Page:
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This berer to me, and that I would send Joseph away. I am wil tel, you abashit quho heş schawin hym sa farre, yea he spake upon thisl6. evin of the mariage of Bastian. I inquirit hym of his

letters, quhairintil he playneit of the crueltie of sum, aunswerit that he was astonyshed, and that he was sa glad to see me that he belevit to die for 17 gladness; he fand great fault that I was pensive, I departit to supper, thys bearer wyll tell you of my arrivyng, he prayit me to returne, the quhilke I did, he declarit unto me hys sickness 18, and that he would make na testament but onely leif all thyng to me, and that I was the cause of hys malady, because of the regrait that he had that I was so strange unto hym 19. And thus he sayd, ye aske me quhat I meyne by the crueltie conteynit in my letter, it is of you alone that will not accept my offeris and repentance. I confesse that I have fayled, but not into that quhilke I ever denyit, and sic lyke hes fayled to sundry of your subjectis, quhilk ye have forgeven 20. I am yong. Ye will say that ye have forgiven me oft times, and yet that I returne to my faultis. May not ane man of my aige for lacke of counslae fall twyse, or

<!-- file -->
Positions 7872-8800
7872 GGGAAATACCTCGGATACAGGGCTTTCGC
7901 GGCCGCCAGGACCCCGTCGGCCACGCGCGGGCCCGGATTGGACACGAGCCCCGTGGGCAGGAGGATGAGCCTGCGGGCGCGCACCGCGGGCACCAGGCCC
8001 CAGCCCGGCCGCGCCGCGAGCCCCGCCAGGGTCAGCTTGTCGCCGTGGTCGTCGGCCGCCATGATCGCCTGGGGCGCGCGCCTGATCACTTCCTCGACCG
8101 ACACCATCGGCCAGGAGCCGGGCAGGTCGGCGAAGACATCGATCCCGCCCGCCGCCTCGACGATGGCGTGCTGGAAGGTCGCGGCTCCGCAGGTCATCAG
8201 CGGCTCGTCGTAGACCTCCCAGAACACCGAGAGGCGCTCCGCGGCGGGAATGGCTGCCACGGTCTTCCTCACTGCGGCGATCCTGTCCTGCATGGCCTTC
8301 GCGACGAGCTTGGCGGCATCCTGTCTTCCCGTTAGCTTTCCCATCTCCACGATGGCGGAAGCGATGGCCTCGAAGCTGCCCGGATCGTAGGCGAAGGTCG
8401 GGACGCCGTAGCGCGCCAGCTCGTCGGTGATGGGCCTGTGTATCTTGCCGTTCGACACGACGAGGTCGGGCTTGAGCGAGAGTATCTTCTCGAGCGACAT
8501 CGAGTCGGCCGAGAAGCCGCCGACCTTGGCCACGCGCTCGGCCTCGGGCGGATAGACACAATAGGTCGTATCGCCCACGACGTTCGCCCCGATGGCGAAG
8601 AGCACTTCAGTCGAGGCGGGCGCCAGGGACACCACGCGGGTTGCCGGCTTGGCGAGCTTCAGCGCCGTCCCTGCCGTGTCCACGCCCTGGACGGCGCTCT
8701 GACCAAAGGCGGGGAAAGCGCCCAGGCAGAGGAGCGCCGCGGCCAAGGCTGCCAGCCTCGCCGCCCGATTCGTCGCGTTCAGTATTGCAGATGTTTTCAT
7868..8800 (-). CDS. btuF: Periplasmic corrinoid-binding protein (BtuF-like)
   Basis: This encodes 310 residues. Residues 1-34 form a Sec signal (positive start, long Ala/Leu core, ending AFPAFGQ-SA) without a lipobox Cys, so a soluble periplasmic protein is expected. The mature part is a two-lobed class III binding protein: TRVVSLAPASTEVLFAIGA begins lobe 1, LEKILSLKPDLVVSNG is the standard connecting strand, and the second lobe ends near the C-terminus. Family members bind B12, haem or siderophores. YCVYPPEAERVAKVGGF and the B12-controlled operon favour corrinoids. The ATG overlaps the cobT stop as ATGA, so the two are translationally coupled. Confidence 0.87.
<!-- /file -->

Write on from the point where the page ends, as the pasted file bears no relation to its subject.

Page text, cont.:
16 Sumwhat upon this.] The marginal note in the English edition, was probably an omission, not of the original, but of the Scottish versioni, in which it was inserted on the margin, as the English translation preserves it in its proper place in the text. Whitaker's conclusion that the note was superinduced after the letters were shewn at York, (ii. 47.) is founded on a mistake already corrected, (supra, ch. iv. 22.) of the Scotch Extracts for the English Abstract, both of which we have annexed to these letters.

1? That he belevit to die for gladness.] Qu'il pensa mourir


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told him so much even of the marriage of Bastian. This bearer shall tell you now, upon that I asked him of his letters. And where he did complain of the cruelty of some of them. He said that he did dreme, and that he was so glad to see me that he thought he should die, indeed that he had found fault with me. I went my way to sup.